Identity has clearly been a theme this week. I’m sure this has a lot to do with the fact that it’s something I talked with my friends in NYC about. Over the last few months, I’ve realized how much my identity has changed. We talked a lot about how it has become undeniable that, no matter how much I may still feel like a fat girl at heart, I’m not considered one anymore. There was an instance at my demo job a while back that perfectly illustrated this.
During a lull in traffic, I had gone over to my coworker Lance’s cart to sample the product he was passing out. We looked at the calories on the back together after I tried it. I casually mentioned that I always have to be conscious of calories. “Really?” He asked, looking genuinely surprised.
“Yeah. Well, I used to be pretty heavy back in high school and college.”
“I can’t imagine that! I can’t imagine you as a heavy girl.” He had such a sincere expression on his face as he said this that I knew he meant it.
I haven’t been able to forget about that casual exchange. When my sister Christa and I talked about it she understood just how strange it is for me that someone would meet me and not know about the identity I proudly accepted for over a decade.
Browsing through my facebook pictures recently it struck me with full force that I haven’t weighed significantly over 200lbs for more than two years now. Each month, I’m getting further and further from that number. I’m now just 8lbs away from having a healthy BMI at 160 and a total weight loss of 100lbs.
When I’ve told women about my weight loss and mentioned looking back at my old pictures, they often suggest it’s time to un-tag myself in those fat photos. I never get insulted by their suggestion, but I’ve also never considered it.
I will admit that, now that I’ve adjusted to this smaller size, I’m initially a little in awe of how large I used to be (especially during that period I was at my biggest). But I get passed that pretty quickly. Then I look through those pictures in the same way I do all the rest.
Like a normal woman, my thoughts range from “That day was so fun!” to “That color looks awful on me. What was I thinking?” And “My hair looks stunning in that photo!”/ “My hair looks out of control”!” to “Aw. I miss that skirt! And that friend.” With, of course, a few more thoughts of “You know, control top panty hose are your friend. You definitely should have been wearing them at that event.”
One of my absolute favorite pictures is from my sophomore year of college. I weighed anywhere between 230-240lbs at the time it was taken. It’s a photo of a group of female friends and I before a dance. I’m wearing my favorite formal gown (which I’m sad to have given away, though I know it wouldn’t fit now). While everyone else is looking at the camera, I’m looking to the side and obviously laughing. I love it because every time I look at it I think “That’s me!”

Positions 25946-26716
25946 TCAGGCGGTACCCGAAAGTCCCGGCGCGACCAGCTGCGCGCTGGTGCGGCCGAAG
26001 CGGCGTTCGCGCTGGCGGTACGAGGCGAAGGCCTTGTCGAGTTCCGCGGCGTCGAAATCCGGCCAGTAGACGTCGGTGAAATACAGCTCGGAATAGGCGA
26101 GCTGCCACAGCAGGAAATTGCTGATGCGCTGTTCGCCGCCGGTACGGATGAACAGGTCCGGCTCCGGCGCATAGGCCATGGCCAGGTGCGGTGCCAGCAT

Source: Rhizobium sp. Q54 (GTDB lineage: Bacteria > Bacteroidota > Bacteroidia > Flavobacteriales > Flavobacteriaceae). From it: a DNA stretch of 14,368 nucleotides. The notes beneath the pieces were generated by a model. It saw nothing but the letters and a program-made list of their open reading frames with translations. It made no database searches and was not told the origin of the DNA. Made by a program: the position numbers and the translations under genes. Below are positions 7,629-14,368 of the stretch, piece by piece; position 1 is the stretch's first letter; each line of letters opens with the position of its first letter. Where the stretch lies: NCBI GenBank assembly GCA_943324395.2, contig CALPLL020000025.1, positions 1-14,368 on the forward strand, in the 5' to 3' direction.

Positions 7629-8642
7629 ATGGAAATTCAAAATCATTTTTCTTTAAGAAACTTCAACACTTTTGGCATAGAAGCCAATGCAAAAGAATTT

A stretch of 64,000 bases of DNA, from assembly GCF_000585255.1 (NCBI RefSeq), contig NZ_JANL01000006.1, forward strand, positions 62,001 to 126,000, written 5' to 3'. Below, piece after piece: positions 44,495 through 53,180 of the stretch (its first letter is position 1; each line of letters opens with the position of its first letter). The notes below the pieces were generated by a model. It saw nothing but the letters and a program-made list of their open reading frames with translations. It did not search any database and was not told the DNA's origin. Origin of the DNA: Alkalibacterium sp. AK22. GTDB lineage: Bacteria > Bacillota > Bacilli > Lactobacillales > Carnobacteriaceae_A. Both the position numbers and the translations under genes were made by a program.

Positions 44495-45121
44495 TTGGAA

Yeah, that’s me near the end on the right in the navy dress.
Even now, I think that.
Though I don’t see all of those extra pounds when I look in the mirror anymore, it’s hard not to still think of myself as a fat girl. While I feel like there might have been a complement hiding in Lance’s comment, I will always be proud of that identity. It’s still a little hard to accept that I have another one.
When a friend and I discussed losing weight a while back, she said that she never wanted to be one of those “skinny bitches.” In fact, her fear of becoming one was an obstacle that made her hesitant to lose weight. I knew exactly what she meant.
In all the blogs and articles I’ve read about weight loss, no one talks about how it involves leaving one social group for another. Not only that, it means becoming a part of a social group that has mocked you and told you that you’re less valuable simply because you’re bigger. A social group I personally spent a decade saying a much deserved “Fuck you” to.
Last November, I realized that I’d stalled in my weight loss and regained weight in part because I was hesitant to join this new social group. I was hesitant to cave into our society’s limited view of attractiveness. But I also had to face that my eating was out of control and I was hurting myself.
Discovering Andie Mitchell’s blog Can You Stay for Dinner helped me overcome my reluctance. Even though she’s lost 135lbs and kept it off for six years, it is obvious that she is still a fat girl at heart. In my weight loss research for my client Frank, I learned that, physiologically, a fat person will always be a fat person. You can lose the weight, you can change how you look, but on the inside your body will always be different from someone who has never carried around extra weight. I like knowing this.
I’ve gotten more comfortable with this new identity by realizing that I’ll always be tied to the other. The stretch marks scaring my skin, that I used to be so embarrassed of, I now wear very proudly. They are a lasting, visual connection between who I was and who I am.
Feature image by Chris Barbalis.